I've been thinking a lot about social networking recently, and over the last few days I made the decision to take a step back from the websites that have been featuring too prominently in my life.
Along with most of my generation in the Western world, I've been on Facebook for about four years. During that time I have really enjoyed using the site, particularly the feature that lets you share photographs with your friends. This tool was invaluable to me when my younger sister was away travelling for six months a few years ago. She could put up images of where she was so that even when I couldn't reach her by phone or email, I could picture her in interesting or beautiful surroundings and feel that she was safe.
I found it interesting to connect to people from my past and see what they were doing now, and more recently, I'd enjoyed meeting new friends online. I'd connected with some fellow supporters of Manchester City FC which was really enjoyable - it's the family club to support as my Dad is from Manchester, but having lived most of my life down south I didn't know too many like-minded fans, as it's the kind of club you only tend to support if you're from the local area - unlike our great foes Manchester United!
Somehow the number of people I was 'friends' with had crept up to over 700 and while this was fun at first, it started to become a bit of an issue. I was tying myself in knots trying to make various lists with different privacy settings about who could see my holiday snaps and so on, and I was losing information about my closer, current, real friends as their status updates and pictures were blinded by the myriad of posts I had on my home page.
I had begun to compare myself negatively with some of my acquaintances on there, and I was also becoming increasingly anxious about seeing pictures and updates about people's pregnancies on there. I'm slightly ashamed to admit it was getting to the point where I was looking at images from scans of people I've never even met in real life, and feeling jealous and sad.
Something had to give. I knew it was becoming unhealthy and I was unsure about the emotions I was feeling when I looked at the site - why was I interested that a girl I was at primary school with has children? Why did I care if the wife of a Man City fan I've never met is expecting twins? And why did it irritate me so much that people who are nothing to do with my life now are announcing their news or posting pictures well before the 12-week date?
I'm still not sure of the answers. I'd become enticed into - or perhaps obsessed with - a world that wasn't real or relevant to my life and it was making me unhappy and stressed. So, yesterday I bit the bullet and I deleted 442 friends (including one good friend by accident who luckily saw the funny side and has re-friended me!) and am now down to 259 - it still sounds a lot to me, but everyone who remains on the list is someone I care about or who is important to my life now. Everyone on that list I trust, and would welcome in our home or go for a drink with. Sounds simple doesn't it, but I'd gone wrong somewhere along the line and I'm unsure why I had let this situation fester. It's such a relief that it's been amended. It feels like I've shed a skin and it is a real weight off my mind. Now I am genuinely happy to look at the site, and - while I may still check it more often than I should do, but hey ho, Rome wasn't built in a day! - I don't feel scared or upset by what I might find on there. Now I am just surprised that I let this situation linger for so long.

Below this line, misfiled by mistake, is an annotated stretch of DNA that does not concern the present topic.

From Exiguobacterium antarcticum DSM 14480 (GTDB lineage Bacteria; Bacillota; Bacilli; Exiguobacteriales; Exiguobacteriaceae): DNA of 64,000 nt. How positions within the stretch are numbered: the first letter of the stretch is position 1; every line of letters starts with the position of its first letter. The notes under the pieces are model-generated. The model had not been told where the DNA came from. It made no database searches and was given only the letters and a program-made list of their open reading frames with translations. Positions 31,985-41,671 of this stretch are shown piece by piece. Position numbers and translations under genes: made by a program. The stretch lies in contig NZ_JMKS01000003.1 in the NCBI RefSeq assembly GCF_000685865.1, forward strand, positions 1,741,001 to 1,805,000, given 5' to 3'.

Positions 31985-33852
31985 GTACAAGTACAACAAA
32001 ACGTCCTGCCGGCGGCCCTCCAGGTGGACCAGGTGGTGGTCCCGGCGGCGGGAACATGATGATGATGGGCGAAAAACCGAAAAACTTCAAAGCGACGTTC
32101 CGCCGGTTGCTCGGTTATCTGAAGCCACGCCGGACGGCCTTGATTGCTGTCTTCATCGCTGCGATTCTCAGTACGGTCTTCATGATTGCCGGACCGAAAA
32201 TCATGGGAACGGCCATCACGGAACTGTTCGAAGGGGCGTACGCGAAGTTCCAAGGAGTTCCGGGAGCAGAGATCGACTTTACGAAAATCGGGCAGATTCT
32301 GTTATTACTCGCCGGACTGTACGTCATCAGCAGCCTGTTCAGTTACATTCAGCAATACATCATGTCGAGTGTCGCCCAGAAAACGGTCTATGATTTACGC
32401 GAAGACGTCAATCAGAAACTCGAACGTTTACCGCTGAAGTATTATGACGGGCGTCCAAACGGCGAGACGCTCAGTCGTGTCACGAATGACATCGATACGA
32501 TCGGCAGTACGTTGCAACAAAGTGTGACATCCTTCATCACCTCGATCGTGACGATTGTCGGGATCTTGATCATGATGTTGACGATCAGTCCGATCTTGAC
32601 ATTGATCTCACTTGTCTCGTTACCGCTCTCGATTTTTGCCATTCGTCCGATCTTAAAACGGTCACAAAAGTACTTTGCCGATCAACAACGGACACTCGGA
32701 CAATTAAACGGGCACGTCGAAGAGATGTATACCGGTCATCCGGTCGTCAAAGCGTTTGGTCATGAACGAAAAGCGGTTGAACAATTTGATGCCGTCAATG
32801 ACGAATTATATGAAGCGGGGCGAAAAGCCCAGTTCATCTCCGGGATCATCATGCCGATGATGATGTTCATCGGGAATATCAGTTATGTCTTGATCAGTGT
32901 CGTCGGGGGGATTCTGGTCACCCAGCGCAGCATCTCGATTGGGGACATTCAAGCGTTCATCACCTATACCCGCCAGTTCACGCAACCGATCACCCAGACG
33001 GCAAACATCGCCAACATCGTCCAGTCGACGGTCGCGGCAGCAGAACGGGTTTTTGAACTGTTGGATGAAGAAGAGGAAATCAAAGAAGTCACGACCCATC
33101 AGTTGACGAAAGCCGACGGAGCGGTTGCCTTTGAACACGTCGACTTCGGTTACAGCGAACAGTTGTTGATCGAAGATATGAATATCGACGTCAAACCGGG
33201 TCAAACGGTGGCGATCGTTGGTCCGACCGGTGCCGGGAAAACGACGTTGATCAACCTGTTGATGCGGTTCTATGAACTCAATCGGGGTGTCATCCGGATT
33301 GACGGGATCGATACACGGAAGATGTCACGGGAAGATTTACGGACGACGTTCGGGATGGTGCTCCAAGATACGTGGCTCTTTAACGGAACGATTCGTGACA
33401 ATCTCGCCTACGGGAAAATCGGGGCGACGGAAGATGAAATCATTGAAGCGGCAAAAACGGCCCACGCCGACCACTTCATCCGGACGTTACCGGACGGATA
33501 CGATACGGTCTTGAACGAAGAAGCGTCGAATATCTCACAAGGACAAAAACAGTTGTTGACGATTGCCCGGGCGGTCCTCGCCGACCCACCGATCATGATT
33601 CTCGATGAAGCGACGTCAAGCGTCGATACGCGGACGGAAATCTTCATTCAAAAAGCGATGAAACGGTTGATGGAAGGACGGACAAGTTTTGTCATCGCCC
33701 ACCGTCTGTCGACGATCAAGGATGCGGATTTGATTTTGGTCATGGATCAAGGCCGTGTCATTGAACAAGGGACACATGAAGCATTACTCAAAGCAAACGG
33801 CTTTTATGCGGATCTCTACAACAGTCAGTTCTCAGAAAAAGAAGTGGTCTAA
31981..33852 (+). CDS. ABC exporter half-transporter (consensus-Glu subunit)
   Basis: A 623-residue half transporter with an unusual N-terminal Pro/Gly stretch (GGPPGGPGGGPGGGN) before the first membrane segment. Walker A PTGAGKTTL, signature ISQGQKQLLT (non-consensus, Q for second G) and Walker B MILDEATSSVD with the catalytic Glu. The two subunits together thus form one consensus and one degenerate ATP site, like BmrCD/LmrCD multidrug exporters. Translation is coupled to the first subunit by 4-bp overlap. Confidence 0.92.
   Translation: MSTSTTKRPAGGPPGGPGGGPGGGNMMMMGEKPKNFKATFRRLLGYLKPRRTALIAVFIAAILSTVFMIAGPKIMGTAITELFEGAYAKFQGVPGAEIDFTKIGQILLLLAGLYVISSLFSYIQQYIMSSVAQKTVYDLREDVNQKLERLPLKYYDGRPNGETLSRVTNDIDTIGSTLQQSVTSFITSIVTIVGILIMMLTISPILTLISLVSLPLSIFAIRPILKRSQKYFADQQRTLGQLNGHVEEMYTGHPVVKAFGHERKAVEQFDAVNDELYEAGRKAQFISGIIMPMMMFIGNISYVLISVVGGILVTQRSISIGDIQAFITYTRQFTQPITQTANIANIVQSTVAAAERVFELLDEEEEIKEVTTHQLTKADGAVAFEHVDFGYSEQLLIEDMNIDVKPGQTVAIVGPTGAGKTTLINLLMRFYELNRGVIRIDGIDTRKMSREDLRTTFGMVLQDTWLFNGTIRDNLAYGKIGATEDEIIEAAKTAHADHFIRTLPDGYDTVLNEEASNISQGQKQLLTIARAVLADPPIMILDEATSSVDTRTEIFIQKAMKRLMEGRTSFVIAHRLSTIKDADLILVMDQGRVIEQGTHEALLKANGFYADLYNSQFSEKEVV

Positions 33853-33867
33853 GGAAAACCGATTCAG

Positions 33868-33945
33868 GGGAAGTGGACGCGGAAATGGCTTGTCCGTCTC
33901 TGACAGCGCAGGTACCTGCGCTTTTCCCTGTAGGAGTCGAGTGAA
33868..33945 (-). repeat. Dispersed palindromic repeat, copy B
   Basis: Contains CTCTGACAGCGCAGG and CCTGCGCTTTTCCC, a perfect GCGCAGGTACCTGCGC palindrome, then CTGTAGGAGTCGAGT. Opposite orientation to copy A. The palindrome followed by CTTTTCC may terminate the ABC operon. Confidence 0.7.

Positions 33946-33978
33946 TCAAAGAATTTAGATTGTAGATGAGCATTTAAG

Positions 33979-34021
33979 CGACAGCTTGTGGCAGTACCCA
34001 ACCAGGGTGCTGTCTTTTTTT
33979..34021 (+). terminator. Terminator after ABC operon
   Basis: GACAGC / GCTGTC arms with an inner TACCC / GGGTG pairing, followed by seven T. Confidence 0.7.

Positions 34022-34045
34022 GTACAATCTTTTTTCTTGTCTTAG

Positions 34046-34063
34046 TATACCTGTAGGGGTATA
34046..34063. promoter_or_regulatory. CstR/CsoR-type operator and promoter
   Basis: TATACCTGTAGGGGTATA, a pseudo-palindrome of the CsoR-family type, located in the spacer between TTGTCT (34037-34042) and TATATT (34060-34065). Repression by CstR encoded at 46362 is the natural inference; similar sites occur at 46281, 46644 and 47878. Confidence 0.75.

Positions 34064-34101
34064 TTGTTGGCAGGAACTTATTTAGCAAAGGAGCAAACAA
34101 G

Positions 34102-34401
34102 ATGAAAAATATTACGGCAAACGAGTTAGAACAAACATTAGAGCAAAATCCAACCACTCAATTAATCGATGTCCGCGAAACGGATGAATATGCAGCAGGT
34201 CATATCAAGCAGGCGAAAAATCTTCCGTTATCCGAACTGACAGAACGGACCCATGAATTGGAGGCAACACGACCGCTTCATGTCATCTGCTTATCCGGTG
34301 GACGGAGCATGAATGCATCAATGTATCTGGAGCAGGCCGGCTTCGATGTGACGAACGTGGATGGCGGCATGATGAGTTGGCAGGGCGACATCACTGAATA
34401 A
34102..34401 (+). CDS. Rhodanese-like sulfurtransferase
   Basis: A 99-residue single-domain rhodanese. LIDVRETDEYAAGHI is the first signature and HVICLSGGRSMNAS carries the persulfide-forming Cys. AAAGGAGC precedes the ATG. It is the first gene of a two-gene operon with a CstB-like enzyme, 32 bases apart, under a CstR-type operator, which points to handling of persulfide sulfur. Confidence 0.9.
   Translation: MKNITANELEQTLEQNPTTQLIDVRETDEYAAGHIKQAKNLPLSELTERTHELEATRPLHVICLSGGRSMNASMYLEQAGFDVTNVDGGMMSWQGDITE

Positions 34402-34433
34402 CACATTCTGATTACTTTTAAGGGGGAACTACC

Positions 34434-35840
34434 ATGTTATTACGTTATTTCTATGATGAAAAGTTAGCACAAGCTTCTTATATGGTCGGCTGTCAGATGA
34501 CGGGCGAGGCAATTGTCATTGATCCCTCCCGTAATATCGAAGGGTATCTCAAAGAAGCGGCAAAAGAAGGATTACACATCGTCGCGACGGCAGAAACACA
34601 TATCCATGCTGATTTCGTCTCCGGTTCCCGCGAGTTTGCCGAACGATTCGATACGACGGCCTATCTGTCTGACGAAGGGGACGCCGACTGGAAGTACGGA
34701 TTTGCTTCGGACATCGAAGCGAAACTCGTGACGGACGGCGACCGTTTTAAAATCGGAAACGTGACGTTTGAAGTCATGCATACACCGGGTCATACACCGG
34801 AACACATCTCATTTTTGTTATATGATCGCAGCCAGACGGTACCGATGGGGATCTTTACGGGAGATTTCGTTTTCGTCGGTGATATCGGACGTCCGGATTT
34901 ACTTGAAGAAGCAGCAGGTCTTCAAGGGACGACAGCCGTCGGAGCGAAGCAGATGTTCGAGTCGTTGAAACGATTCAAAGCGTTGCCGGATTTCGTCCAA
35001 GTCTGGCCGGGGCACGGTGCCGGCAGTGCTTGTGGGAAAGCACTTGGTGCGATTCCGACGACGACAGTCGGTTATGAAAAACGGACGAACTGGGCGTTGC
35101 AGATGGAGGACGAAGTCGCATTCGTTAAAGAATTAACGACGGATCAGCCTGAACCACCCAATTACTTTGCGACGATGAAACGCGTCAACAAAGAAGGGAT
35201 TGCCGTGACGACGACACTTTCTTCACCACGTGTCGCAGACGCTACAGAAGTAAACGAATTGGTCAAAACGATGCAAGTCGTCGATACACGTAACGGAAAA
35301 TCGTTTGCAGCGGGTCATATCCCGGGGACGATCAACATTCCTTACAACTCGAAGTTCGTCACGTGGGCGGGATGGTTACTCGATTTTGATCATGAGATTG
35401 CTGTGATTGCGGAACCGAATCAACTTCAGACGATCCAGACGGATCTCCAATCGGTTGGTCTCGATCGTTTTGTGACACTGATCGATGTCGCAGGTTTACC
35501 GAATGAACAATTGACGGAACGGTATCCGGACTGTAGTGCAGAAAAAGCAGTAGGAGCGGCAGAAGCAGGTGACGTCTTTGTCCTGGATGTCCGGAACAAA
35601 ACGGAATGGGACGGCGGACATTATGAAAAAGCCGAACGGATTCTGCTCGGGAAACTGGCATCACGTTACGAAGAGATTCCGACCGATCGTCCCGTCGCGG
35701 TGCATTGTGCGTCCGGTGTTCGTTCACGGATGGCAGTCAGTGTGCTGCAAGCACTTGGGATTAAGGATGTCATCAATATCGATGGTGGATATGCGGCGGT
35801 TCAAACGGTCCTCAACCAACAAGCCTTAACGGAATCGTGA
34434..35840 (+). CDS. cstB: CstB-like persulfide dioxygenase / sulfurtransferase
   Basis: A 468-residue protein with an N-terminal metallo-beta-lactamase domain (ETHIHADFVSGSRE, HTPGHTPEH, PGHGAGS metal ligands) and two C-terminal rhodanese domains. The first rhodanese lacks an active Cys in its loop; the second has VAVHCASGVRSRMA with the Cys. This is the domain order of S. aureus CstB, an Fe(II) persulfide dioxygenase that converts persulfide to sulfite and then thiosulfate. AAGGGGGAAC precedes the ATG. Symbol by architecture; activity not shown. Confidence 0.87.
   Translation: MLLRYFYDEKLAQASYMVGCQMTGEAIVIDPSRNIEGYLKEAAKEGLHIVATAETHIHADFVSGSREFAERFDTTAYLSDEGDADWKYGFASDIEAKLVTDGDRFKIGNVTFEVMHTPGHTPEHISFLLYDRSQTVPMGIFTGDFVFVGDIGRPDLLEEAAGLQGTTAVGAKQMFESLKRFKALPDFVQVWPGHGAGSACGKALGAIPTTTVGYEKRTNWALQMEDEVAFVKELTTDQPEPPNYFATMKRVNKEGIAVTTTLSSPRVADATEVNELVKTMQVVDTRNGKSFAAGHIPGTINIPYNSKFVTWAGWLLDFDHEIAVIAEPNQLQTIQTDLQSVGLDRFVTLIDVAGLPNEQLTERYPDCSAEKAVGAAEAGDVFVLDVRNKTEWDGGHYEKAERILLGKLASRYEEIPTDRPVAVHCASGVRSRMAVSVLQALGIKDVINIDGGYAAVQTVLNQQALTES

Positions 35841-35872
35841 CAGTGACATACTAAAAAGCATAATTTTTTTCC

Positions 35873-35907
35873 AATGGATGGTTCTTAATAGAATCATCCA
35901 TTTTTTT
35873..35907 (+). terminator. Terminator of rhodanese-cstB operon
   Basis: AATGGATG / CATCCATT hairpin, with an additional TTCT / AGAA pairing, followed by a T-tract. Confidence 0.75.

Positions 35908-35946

It is a particularly contemporary issue I think. Social networking is such a great tool and it has so many benefits. But as with most things in life it's all about balance. Hopefully I've gone some way to fixing that now. I certainly feel a sense of relief. And it's not just me that's felt this. This morning the Boy confessed to me that after I'd fallen asleep last night he'd looked on Facebook and found a video of a friend of a friend's newborn baby and felt so angry and jealous he'd got upset and had to get up and try and calm himself down. I wished he had woken me to share the sadness with me, but the heart of the matter is that it's an issue for him too. Goodness knows these coming weeks are difficult enough for us, without triggers and reminders from people outside of our normal circle upsetting us.
Steve Jobs, Apple's co-founder and former CEO, sadly died of pancreatic cancer overnight. I've been reading a lot about him in the papers today, and I was particularly struck by this quote of his: "Your time is limited, so don't waste it living someone else's life. Don't be trapped by dogma, which is living with the results of other people's thinking. Don't let the noise of others' opinions drown out your inner voice. And most importantly, have the courage to follow your heart and intuition. They somehow already know what you truly want to become. Everything else is secondary."
I'm struck by the innate wisdom in these words. Such a powerful mantra for me, and where I feel with my life right now. Through Facebook I had been guilty of living other people's lives, when in reality I have an amazing one of my own right here to be cherished and enjoyed - and lived. I'd become cluttered with the thoughts, feelings, rants and negativity of others that have no bearing or relevance on me or the here and now. But today is a new leaf, a fresh page - a clear screen, if you like - and I start as I mean to go on.
A lovely post. I suspect that there are millions of people all over the world reassessing their lives and making subtle changes today.ReplyDelete